Archive for the 'family history' Category

One Traveler

amywink February 3rd, 2017

My last words to my mother were “I love you and remember we know how to do hard things.” 6 hours later, in the wee hours of the morning, I was sitting in the Cardiac ICU waiting room, searching for the right words that would allow the doctors to let go of her heart and end their attempts to resuscitate her.

I had spent the time between the hospital phone call at 11:30 pm –when the nurse told me my mother had lost her pulse and had received CPR and her heartbeat had returned–and the moment of decision alone but not isolated, texting my dearest friends as the moments crawled by.

When I had first arrived back at the hospital, blurred by my interrupted sleep, unable to focus clearly except on each moment as it happened, the weekend cardiologist had come in to explain what had happened in what seemed clear terms but my mind was slow, grappling back into wakeful consciousness. Something larger was happening. I had felt it at home when I got ready for bed, like the brush of a light breeze, the slight scent not yet identifiable. Something is ending, I had thought. Something is ending.

My mother had her heart attack in February 21, 2016. She had been experiencing shortness of breath, chalked up to asthma, and episodes of “panic” at night for a long time, during which she felt she suddenly couldn’t breathe. She had a complete cardiac assessment just 4 years earlier when she told me about her chest pains after a shower. The chemical stress test showed nothing and we were under considerable stress because of my father’s Parkinson’s disease so that seemed a likely culprit. Her kidney failure kept everyone distracted and so did her bi-polar disorder: Stress, anxiety, “panic attacks”, asthma, acid indigestion.

All distractions from the actual problem: blocked arteries and a failing heart.

Actual symptoms of a larger problem with her heart.

When we arrived at the hospital, the cardiologist put the pieces together. The next morning, an angiogram revealed the extent of the problem. She was put on a heart pump to prepare for quadruple bypass surgery when she was strong enough. My brother and I spent traded the hours in the hospital, him driving from Houston every day. Friends came to be with me when they could. I was never lonely.

It was a lesson in living in the moment. No plans could be made except in the vaguest way because we were not sure of what we might be facing. Too many “if’s” existed, too many paths diverged from that decision point and like Robert Frost knew, in the moment of looking in both directions, each way “leads on to way.” Though my brother and I talked about what we might do, we didn’t know what we would be doing.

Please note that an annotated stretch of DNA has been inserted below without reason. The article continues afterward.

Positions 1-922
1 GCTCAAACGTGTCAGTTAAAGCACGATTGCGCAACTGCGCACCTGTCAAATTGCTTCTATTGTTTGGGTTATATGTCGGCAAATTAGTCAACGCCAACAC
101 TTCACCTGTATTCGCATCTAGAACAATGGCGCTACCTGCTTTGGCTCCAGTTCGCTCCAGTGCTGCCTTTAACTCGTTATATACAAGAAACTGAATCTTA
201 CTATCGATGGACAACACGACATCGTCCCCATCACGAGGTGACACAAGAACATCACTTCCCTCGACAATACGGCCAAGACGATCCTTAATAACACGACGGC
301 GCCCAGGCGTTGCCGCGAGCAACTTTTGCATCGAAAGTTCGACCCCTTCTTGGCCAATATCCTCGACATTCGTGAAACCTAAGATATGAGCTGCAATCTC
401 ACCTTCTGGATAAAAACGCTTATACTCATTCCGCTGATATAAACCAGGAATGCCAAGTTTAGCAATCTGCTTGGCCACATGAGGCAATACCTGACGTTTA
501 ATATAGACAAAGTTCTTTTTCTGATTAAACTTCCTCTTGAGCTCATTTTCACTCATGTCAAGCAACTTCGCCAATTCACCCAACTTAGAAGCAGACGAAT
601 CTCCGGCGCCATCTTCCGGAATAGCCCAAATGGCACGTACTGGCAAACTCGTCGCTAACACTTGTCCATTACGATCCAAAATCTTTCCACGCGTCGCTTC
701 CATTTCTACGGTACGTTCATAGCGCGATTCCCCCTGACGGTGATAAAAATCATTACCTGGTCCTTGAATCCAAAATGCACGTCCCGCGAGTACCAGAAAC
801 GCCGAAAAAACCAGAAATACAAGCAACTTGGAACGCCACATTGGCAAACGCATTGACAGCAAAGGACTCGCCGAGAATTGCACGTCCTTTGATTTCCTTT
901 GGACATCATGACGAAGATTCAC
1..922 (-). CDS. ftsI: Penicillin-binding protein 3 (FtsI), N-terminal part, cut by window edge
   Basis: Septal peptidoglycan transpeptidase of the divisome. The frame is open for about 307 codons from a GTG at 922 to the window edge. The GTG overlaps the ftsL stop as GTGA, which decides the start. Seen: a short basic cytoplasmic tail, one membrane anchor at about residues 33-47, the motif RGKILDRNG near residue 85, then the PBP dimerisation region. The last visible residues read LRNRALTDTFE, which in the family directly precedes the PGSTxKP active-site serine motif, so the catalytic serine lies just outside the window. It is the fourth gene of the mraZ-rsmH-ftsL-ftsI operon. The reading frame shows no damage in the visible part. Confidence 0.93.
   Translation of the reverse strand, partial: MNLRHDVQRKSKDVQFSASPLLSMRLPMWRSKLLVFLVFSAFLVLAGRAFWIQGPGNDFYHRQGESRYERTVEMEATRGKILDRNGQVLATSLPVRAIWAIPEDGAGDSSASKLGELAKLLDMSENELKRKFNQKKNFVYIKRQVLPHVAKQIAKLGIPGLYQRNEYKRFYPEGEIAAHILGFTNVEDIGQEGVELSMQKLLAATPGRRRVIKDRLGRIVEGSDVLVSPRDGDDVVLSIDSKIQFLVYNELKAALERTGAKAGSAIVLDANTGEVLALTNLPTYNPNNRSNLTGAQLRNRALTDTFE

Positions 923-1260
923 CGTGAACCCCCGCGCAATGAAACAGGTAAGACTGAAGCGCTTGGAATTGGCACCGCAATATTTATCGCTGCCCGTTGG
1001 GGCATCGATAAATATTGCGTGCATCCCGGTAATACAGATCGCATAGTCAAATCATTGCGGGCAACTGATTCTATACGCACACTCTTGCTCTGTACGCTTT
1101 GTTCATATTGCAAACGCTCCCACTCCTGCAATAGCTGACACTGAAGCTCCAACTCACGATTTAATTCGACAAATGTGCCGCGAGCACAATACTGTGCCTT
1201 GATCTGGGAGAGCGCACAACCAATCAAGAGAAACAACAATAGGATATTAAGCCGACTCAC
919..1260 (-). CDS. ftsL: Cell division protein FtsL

The only thing clear was she might live. She might die.

I could not be “one traveler and travel both.”

My mother died.

In the very early hours of March 7th.

She had survived the surgery and had just been moved out of ICU into “Acute Care” where her heart and lungs suddenly stopped working. The care team resuscitated her and called me out of an exhausted sleep to the hospital. I saw the cardiologist who seemed to think her heart was strong enough. We’d have to wait to see. Hours passed. Friends kept texting. I was not lonely.

When the another doctor arrived to sit and tell me “things were dire.” I asked him what were the words I needed to say to allow them to stop working on her. Was it “no heroic measures”? He thought that was as start and yet clearly, not the right words.

There is lightening in the right words, as Mark Twain knew.

“I love you and I know how to do hard things.”

I slowed myself to think and breathe.

May she be happy.
May she be well.
May she be free from suffering.

May she be free from suffering.

I turned to the doctor, “Let her go.”

Plant Something, Grow Something

amywink April 17th, 2013

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Last year, I placed a daring and expensive order with White Flower Farm for 3 different varieties of “black” Bearded Irises in an effort to memorialize my black cat Fox and my black dog, Lady, in the garden. It was a risky move because they were not rated for this zone, Zone 8/9. And yet, I have plenty of bearded Irises in the yard and had no reason I could understand that the black ones should be any different. I took the risk, ignored the invalidated warranty, and ordered 6 iris tubers: 2 “Hello, Darkness”, 2 “Before the Storm”, and 2 “Study in Black.” I planted them in the fall and caged them because Lily proved that she was Not A Gardening Dog as I planted them and I didn’t want them to go racing around the yard in her mouth. I watched the leaves come up and grow all winter and this month, the buds appeared on “Hello, Darkness”–buds that were indeed a very inky black!!